November 3, 2018
Novak Djokovic was expected to win. But not like this.
‘It really was a spectacular match and one of the best I have played against Roger in my career,’ said a triumphant Djokovic afterwards.
So much credit must go to Roger Federer for his sheer determination. That’s what helped to make the match so great.
The Swiss master was outclassed for long periods in the first set. There was much mirth on social media as Federer saved his seventh break point.
Yet still, he stayed level with the aggressor.
And then there was that amazing reflex shot. The Djokovic forehand struck the net cord. Roger flung his racquet up in a split second…and produced a ridiculous killer cross-court volley.
Was it luck? Who knows? Federer seemed to throw his hands up half in apology, half in triumph.
It was a wonderful moment of tennis theatre, one of many.
How long could Federer keep Djokovic out, we wondered?
In the final analysis, Federer was never broken.
It took a protracted tie-break for Djokovic to give himself a lead. The shoot-out ended 8-6 in his favour.
And then, potentially fatally, Djokovic relaxed. Don’t get me wrong, he was confident and effective in most of that relaxation.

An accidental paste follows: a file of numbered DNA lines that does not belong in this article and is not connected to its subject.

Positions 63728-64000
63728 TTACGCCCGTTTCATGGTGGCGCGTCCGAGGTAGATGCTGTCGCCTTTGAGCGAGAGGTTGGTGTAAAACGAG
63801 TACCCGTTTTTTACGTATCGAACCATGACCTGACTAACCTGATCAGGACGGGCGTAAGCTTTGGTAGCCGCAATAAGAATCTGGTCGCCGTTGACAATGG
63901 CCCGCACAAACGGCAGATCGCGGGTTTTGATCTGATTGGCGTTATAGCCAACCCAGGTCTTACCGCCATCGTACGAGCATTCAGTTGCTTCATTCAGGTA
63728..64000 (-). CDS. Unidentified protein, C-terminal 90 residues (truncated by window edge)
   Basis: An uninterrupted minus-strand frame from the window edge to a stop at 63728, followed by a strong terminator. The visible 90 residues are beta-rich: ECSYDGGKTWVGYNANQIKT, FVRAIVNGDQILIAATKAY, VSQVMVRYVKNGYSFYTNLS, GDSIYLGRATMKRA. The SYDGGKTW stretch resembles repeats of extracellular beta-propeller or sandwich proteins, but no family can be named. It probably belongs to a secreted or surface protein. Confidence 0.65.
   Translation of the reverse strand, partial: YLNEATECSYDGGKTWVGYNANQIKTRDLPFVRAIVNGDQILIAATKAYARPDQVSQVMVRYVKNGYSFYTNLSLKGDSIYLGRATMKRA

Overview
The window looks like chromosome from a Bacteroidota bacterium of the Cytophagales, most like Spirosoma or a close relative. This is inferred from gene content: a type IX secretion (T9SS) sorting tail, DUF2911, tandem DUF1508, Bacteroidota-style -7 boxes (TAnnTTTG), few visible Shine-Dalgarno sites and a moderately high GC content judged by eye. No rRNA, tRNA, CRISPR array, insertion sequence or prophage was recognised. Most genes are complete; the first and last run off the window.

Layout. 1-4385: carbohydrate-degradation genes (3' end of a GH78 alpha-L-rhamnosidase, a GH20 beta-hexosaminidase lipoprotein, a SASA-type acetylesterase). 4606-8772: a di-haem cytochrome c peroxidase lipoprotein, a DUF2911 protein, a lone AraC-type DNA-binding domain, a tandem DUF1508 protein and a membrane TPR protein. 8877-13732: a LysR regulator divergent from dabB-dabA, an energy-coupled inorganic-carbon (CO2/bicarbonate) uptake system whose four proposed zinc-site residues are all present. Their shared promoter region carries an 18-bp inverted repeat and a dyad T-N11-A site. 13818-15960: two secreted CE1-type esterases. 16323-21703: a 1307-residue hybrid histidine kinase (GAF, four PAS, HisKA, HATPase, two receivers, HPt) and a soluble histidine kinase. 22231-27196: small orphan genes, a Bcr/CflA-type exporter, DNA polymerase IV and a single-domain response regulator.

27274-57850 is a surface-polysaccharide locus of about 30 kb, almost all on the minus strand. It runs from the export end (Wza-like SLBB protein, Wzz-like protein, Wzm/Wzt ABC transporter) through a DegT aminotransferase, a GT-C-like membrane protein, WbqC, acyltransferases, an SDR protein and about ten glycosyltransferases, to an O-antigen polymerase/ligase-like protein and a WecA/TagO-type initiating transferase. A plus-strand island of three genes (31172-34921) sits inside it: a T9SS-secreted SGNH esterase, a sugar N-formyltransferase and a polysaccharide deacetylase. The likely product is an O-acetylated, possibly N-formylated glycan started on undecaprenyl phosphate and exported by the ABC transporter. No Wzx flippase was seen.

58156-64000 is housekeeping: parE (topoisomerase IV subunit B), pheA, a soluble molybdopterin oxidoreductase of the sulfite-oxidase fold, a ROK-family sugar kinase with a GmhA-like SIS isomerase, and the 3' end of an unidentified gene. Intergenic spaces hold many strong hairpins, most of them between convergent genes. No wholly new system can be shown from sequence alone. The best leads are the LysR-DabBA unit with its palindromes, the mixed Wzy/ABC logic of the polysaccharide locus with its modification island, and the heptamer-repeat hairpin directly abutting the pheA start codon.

But Roger Federer has been around a long time. He knows how to commit a smash-and-grab robbery when it is needed.
And in the twelfth game of that second set, Djokovic stuttered. Just for a couple of moments. That was as much of an invitation as Federer needed.
Suddenly the world’s most decorated player was level, winning that second set 7-5. He had struggled for so much of it against Djokovic. No matter.
Djokovic was seriously frustrated. Yet he more than held his own in the decider. Novak should have been serving for the set at 5-4. Instead, Federer was one game from victory.
More saved break points, too much for Djokovic to bear. He threw and broke his racquet. There was even a suggestion he should have been disqualified.
Ridiculous. But was he about to unravel?
Not a bit of it. Djokovic forced the deciding tie-break, lost the first point…and then went into overdrive.
At one point Roger was 1-6 down. Blitzed by Novak’s tactical brilliance and his own self-doubt in the biggest moments against the Serb.
That’s the way it has been for a while. So it was on this magical night.
Novak won 7-6 (8-6), 5-7, 7-6 (7-3).
So Djokovic stretched his unbeaten run to 22 matches. Four in a row against Roger.
But Federer gained so much fresh admiration for the way he so nearly pulled off the upset.
Once again, we must draw breath and express our astonishment. How many more epics can two or three of the world’s greatest produce?
How lucky are we? Words simply cannot describe the level of tennis and drama we enjoy every month in this, the golden era.
Well done Novak. Awesome once more. But well done Federer too. Closer to 40 than 30.
Yet one game away from downing the world’s greatest player today.
Now that really is something. But let’s face it. Everything about the Big Three is mind-blowing.
Maybe we will only fully realise when they are gone.
By Mark Ryan for WDH.